According to Fox News’ Todd Starnes, the Hutchinson City Council is going to consider whether sexual orientation and gender identity should be added to the city’s human relations code. If this action is approved during next month’s expected vote, churches may find themselves in a tough position.
Hutchinson Human Relations Commission has explained that, under the new regulations, churches that make their buildings available for the general public would not be able to refuse gay couples. This essentially means that churches would be forced to, via rental agreements, support gay nuptials.
“They would not be able to discriminate against gay and lesbian or transgender individuals. That type of protection parallels to what you find in race discrimination,” Meryl Dye, a spokesperson for the commission, said in an interview with Fox News. “If a church provides lodging or rents a facility they could not discriminate based on race. It’s along that kind of thinking.”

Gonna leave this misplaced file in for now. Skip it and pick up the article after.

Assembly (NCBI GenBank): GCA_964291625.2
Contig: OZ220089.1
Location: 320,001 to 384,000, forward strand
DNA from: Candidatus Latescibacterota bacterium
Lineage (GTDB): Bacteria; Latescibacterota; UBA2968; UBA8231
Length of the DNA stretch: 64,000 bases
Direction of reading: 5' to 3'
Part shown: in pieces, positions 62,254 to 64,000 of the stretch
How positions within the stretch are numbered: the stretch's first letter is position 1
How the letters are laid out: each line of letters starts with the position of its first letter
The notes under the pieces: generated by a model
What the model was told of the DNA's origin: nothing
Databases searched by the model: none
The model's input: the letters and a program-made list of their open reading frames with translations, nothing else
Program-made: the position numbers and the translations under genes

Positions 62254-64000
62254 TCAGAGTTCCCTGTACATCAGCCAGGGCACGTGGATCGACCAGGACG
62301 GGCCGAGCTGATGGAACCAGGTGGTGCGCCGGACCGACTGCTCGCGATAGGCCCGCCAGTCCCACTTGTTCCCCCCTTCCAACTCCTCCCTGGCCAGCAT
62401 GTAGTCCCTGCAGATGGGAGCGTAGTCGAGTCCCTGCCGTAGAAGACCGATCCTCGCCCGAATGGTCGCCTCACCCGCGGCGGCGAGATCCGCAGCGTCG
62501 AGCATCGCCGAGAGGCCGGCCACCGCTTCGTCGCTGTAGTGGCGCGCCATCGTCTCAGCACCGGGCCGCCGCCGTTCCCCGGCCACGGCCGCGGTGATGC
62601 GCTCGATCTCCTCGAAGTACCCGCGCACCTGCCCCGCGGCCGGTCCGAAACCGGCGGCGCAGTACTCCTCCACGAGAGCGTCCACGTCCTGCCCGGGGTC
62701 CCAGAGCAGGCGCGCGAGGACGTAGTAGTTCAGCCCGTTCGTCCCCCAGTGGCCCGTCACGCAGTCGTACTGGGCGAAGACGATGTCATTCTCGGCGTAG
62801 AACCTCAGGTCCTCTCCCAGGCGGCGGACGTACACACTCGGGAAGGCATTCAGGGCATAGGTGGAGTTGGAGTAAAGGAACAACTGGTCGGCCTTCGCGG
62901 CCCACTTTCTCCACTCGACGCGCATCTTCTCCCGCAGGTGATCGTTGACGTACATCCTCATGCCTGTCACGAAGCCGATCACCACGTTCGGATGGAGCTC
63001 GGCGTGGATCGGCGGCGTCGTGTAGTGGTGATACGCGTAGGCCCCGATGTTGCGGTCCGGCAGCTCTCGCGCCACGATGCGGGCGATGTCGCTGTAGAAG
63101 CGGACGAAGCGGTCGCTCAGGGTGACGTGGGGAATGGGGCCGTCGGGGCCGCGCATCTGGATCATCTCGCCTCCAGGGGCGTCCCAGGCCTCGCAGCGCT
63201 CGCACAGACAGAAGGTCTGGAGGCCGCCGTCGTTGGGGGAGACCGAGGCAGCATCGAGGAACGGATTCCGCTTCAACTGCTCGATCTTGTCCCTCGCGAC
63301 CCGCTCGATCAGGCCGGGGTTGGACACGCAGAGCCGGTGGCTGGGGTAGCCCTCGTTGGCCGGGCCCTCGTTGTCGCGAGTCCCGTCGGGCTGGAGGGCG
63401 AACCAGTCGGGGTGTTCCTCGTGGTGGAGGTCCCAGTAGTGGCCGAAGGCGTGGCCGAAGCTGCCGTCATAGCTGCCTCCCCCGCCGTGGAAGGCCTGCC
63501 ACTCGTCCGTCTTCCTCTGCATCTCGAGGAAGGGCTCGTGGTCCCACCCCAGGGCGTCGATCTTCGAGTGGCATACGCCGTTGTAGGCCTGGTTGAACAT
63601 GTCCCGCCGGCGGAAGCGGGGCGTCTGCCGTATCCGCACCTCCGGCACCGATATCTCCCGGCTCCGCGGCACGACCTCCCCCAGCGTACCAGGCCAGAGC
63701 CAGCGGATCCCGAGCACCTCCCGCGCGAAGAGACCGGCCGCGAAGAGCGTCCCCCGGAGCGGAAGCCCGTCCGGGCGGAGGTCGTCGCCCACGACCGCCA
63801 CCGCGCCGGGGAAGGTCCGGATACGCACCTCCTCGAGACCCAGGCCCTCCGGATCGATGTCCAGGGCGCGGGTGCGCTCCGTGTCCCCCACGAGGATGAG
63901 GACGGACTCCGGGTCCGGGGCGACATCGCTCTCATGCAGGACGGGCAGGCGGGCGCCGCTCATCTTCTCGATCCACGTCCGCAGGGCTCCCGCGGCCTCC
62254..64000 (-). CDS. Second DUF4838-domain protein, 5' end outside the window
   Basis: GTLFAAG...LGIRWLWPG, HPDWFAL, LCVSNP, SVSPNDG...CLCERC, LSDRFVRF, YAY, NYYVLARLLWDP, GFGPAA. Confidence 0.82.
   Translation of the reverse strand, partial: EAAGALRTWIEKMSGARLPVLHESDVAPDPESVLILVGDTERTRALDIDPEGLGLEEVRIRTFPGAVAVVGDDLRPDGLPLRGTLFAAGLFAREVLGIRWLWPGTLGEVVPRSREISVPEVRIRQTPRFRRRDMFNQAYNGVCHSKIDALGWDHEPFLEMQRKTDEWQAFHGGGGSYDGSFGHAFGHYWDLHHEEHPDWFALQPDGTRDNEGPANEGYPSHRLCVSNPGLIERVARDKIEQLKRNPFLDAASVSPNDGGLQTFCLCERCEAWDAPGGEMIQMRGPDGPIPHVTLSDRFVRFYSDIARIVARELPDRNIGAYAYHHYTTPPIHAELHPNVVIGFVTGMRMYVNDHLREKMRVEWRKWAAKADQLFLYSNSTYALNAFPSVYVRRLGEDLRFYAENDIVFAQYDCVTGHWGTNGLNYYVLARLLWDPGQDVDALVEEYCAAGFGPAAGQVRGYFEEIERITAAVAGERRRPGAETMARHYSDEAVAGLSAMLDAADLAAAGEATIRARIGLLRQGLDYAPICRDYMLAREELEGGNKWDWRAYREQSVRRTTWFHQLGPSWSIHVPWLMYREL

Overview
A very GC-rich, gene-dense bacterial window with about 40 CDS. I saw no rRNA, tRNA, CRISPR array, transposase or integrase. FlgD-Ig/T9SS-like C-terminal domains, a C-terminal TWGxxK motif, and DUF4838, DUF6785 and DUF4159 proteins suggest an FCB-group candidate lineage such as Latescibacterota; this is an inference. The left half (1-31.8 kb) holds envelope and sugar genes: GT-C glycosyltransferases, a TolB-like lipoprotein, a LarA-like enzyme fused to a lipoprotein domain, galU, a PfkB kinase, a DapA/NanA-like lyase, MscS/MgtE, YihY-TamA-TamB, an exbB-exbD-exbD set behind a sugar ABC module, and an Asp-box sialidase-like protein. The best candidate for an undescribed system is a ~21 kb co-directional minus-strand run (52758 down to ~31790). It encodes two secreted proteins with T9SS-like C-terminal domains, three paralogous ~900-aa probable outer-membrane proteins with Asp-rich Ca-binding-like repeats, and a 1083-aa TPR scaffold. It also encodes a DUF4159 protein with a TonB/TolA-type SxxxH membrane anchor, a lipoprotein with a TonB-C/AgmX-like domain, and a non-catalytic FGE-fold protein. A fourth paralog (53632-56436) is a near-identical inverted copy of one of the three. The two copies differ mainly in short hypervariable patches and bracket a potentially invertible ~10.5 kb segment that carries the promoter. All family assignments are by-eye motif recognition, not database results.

But Matthew Staver, chairman of the conservative Liberty Counsel Action, said that the proposal isn’t in line with American values.
“It is a collision course between religious freedom and the LGBT agenda. This proposed legislation will ultimately override the religious freedom that is protected under the First Amendment,” he proclaimed. “What we are ultimately going to see is churches forced to confront this law, forced to do things and allow their facilities to be used by people and for events that diametrically undercut the mission of the church.”